Prices here for the asphalt shingles-only run from $31 per square {roof loaded} up to $145 per square or more. And the more a shingle costs, the higher the labor cost. Labor varies widely from one area to the other.
If you want a good looking shingle which has a "good enough" warranty and is wind resistent, I'd check out the "dimensional" shingles...sometimes referred to as "laminates". Roof supply houses I'm familar with are more than happy to help homeowners with info, prices, colors, etc.
 
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Old 04-14-05, 03:50 AM
jv225
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What we do with potential customers who would like to see proof of ins is we have our ins company fax or mail a cert directly to the customer.That way they know it hasn't lapsed or anything because it is coming directly from the ins company.I have seen people go get ins give them the money down get some paper work stating they have liability comp etc and never make a payment.That's why it's a good idea to have the ins company send it to you.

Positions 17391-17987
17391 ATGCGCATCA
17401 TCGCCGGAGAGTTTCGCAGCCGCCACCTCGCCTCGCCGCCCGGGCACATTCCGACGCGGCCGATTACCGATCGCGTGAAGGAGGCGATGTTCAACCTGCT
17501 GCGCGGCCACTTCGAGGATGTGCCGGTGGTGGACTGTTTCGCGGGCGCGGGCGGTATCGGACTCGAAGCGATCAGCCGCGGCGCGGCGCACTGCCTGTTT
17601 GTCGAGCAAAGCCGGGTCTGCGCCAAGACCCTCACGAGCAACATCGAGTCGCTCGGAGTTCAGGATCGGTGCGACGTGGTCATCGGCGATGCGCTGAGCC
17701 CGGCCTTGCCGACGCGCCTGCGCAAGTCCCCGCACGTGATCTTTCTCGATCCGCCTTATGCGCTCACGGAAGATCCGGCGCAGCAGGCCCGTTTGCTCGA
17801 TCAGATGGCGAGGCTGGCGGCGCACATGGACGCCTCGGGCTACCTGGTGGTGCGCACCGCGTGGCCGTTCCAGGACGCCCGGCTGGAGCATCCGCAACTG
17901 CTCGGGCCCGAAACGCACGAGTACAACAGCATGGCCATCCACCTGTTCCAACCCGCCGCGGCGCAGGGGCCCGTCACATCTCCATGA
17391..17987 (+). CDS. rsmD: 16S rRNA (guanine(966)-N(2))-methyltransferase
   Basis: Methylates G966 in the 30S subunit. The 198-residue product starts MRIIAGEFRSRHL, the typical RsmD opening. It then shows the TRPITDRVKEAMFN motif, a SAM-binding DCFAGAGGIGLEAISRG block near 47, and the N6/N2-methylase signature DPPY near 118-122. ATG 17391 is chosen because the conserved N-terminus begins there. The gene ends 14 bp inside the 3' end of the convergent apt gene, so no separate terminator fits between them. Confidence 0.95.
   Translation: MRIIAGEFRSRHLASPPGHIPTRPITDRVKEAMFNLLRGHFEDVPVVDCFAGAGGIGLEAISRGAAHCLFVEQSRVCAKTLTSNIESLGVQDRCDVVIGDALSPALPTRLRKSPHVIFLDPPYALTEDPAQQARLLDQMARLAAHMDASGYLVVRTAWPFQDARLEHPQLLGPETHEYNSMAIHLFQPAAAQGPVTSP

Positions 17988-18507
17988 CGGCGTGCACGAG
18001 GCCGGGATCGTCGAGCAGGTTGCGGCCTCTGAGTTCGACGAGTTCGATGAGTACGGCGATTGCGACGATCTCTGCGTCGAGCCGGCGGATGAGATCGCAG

I agree you should ask for references and follow up on them.A reputable company will be able to provide you with many.Don't be afraid to ask to see there work.Also have them explain to you exactly what they intend on doing and have them put it all in writing.
 
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Old 04-14-05, 08:30 AM
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Thanks for your suggestions and advice. It helps alot!